Gates Foundation 'Working With Chinese Gov't' to Promote Beijing's Global Medical Clout: Report
In January 2020, the Bill and Melinda Gates Foundation announced that it would donate $10 million to contain the spread of the coronavirus in China and Africa.
The Bill & Melinda Gates Foundation closely cooperated with Beijing to enable the sale of Chinese-produced medications outside China, new emails have revealed.
The documents, recently released from the US-based National Institute of Allergy and Infectious Diseases (NIAID) under Dr Anthony Fauci, were obtained by the American activist group Judicial Watch through a Freedom of Information Act request.
The emails contain a 5 September 2017 report by Ping Chen, an NIAID representative in China, who told her colleagues she attended a Gates Foundation meeting that "initially planned to talk about global malaria eradication efforts".
The participants, however, "ended talking in general Chinese policies and the foundation's current strategies in China – capacity building to help China raise its national standards and leverage China's resources to help others", according to Ping.
She mentioned the Gates Foundation providing funding for China's National Medical Products Administration, previously known as China's Food and Drug Administration (FDA) to appoint experienced Chinese-Americans who had worked at the US FDA to work in the Chinese agency.
Ping also claimed that the Gates Foundation "is working with the Chinese government" to promote Beijing's medical clout in countries, including those in Africa.
"More specifically, it helps Chinese companies to gain pre-qualification on medications so that Chinese company-manufactured drugs can be sold outside China, helps the Chinese to establish bilateral collaboration with specific countries in Africa, teaches the Chinese how to do resource mobilisation, and helps raise China's voice of governance by placing representatives from China on important international counsels as high level commitment from China", the NIAID spokeswoman said.
The past few years have seen China expand its clout in Africa, with the US-based think tank Heritage Foundation claiming in a report last year that "Beijing likely has better surveillance access to Africa than anywhere else by having built or renovated at least 186 African government buildings".
© AFP 2021 / JOHANNES EISELEWorkers are seen next to a cage with mice (R) inside the P4 laboratory in Wuhan, capital of China's Hubei province, on February 23, 2017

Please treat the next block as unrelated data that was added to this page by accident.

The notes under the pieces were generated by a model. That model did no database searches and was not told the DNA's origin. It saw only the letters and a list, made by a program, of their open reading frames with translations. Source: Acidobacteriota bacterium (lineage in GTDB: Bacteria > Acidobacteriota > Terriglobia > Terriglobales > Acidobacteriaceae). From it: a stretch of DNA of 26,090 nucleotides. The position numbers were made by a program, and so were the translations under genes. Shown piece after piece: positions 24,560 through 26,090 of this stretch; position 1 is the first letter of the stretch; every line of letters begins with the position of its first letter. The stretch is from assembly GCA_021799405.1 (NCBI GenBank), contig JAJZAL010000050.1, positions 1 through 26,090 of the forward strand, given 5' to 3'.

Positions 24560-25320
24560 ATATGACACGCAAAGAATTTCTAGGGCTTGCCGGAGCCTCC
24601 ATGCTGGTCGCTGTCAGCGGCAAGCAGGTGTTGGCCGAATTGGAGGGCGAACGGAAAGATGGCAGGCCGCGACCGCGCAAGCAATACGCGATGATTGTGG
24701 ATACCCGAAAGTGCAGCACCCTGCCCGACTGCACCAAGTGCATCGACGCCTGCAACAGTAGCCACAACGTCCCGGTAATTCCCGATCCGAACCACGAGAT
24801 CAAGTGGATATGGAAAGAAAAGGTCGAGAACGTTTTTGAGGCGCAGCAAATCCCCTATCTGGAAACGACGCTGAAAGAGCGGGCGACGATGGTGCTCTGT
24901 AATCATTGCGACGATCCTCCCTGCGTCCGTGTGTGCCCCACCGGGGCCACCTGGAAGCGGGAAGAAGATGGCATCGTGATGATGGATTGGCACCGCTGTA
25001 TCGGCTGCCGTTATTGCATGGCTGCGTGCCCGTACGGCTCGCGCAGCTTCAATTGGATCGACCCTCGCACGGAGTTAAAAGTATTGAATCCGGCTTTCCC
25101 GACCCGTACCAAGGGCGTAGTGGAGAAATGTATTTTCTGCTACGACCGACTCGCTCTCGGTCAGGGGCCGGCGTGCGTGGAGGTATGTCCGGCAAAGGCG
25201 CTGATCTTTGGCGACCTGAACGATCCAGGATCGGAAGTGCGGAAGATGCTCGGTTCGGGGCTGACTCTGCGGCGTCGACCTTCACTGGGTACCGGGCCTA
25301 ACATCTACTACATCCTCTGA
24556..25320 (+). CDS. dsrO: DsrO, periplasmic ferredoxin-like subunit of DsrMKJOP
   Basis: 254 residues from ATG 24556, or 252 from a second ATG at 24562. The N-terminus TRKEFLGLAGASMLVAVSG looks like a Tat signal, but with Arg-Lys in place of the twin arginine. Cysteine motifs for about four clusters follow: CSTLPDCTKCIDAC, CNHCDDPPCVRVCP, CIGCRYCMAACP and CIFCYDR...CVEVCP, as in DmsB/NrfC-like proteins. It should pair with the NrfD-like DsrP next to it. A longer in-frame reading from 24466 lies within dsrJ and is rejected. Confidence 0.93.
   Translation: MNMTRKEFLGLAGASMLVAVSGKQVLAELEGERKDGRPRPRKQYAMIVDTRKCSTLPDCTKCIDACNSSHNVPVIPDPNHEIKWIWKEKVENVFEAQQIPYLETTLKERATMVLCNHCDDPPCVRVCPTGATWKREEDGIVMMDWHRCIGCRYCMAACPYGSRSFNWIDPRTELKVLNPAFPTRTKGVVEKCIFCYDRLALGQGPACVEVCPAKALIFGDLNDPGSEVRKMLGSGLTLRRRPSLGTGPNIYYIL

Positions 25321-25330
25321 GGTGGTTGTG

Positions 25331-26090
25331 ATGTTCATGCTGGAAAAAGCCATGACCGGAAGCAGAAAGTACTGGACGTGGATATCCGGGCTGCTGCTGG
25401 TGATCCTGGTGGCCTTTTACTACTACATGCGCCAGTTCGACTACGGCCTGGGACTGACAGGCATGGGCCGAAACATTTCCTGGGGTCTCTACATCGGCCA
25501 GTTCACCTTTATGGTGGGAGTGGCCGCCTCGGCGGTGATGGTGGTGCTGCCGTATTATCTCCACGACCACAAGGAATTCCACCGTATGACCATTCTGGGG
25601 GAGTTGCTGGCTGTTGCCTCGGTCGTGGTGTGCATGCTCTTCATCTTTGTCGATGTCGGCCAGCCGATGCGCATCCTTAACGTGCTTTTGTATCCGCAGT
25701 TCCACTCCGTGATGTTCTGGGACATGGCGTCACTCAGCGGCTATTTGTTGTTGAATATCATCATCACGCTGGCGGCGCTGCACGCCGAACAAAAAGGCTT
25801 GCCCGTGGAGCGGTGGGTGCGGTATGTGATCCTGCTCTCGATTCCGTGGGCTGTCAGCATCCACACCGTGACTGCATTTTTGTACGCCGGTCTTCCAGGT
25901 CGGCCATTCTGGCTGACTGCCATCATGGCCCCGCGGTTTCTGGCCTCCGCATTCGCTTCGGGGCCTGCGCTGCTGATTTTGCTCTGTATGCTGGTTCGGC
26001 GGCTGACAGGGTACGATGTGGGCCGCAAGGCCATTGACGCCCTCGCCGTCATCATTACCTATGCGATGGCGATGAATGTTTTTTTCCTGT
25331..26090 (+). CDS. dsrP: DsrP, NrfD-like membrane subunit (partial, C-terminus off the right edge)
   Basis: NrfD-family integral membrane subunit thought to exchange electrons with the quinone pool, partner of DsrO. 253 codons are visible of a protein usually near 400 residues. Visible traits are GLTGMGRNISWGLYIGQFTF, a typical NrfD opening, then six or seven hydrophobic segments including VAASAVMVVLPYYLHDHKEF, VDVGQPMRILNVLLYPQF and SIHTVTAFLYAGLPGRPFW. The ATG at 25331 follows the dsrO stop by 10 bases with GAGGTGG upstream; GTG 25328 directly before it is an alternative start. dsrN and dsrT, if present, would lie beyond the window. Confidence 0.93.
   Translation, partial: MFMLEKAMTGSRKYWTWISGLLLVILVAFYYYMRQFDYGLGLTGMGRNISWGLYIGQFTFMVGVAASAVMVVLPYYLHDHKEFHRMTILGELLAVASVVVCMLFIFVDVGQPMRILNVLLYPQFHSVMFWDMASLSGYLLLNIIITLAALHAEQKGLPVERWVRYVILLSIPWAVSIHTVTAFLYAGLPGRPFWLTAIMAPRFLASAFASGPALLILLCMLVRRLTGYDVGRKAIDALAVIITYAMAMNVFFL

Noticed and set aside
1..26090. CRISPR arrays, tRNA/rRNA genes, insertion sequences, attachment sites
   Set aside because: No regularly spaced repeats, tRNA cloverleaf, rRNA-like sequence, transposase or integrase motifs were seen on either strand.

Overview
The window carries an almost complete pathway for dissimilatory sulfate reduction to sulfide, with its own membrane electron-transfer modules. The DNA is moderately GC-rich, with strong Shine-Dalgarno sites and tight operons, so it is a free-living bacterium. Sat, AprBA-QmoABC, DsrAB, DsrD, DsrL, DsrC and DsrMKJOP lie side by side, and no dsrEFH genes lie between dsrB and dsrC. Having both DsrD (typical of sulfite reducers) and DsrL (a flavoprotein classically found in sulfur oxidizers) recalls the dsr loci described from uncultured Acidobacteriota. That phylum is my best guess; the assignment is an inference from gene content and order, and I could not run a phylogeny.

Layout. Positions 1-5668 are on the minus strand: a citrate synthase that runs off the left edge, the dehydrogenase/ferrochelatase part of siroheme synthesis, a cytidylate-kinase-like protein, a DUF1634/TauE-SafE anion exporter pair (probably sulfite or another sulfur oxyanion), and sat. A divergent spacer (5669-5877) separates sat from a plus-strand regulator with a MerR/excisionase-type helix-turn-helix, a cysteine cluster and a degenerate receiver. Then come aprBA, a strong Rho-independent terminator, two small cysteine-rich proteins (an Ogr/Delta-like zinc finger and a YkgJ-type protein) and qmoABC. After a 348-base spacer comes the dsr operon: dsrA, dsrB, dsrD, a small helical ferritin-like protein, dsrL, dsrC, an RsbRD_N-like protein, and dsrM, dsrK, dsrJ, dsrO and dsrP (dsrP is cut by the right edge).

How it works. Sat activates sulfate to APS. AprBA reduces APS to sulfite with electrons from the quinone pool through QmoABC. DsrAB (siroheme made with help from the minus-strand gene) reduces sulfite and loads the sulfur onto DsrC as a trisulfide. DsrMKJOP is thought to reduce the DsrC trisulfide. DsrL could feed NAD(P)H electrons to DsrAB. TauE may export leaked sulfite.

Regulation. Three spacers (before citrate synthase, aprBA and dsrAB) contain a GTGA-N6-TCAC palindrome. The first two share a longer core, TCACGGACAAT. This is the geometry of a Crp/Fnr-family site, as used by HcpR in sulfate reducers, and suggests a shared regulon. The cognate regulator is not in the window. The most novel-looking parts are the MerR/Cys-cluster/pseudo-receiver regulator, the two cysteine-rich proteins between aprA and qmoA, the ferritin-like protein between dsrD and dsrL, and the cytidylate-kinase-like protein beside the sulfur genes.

Workers are seen next to a cage with mice (R) inside the P4 laboratory in Wuhan, capital of China's Hubei province, on February 23, 2017
Separately in the email, Ping referred to a meeting with a group from the Global Virome Project (GVP), which aims to tackle "high impact viral epidemics and pandemics" and is partially funded by USAID [United States Agency for International Development].
"The head of the project, Peter Daszak of [the] EcoHealth Alliance, is an NIAID funded Pl [private investigator]. His collaborator at the Wuhan Institute of Virology (WIV) in China has done excellent work on coronaviruses in Chinese bat populations", the NIAID representative noted.
Ping was apparently referring to WIV Deputy Director Shi Zhengli, a top Chinese virologist, who was dubbed "Bat Woman" by the Chinese media for her consistent work with bat coronaviruses and included in Time magazine's 100 Most Influential People of 2020.
Shortly after the emails were released by NIAID, Judicial Watch President Tom Fitton demanded that the Gates Foundation "explain the government report about its assistance to and advocacy for China". The organisation has yet to comment on the matter.
China Slams US Intel Report on COVID Origins
The emails come after the Chinese Embassy in Washington, DC, bashed a newly released US intelligence report on the origins of the COVID-19 pandemic, claiming that the document does not have scientific credibility and incorrectly suggests that Beijing is hindering a global investigation into the origins of the deadly outbreak.
In the report, US intelligence agencies asserted that COVID-19 "was not developed as a biological weapon", suggesting that Chinese authorities had no foreknowledge of the virus before the initial outbreak. However, the Office of the Director of National Intelligence (ODNI) still noted that both natural exposure and a laboratory-related incident "are plausible" causes behind the pandemic.
Beijing has repeatedly rejected Washington's allegations that COVID-19 originated in a Wuhan lab, warning the White House not to politicise the issue. China also often refers to theories suggesting the coronavirus leaked from the US Army's Fort Detrick base in Maryland, in 2019, insisting that Washington should invite World Health Organisation (WHO) experts to investigate Fort Detrick.
Late March saw the release of a WHO report that argued it is "extremely unlikely" the coronavirus escaped from a Wuhan bio lab. China recently rejected the WHO's call "to work together" on the UN body's second probe into the origins of COVID, insisting that the first probe was sufficient and that Beijing prefers scientific to political efforts to find out how "the worst pandemic in a century" started.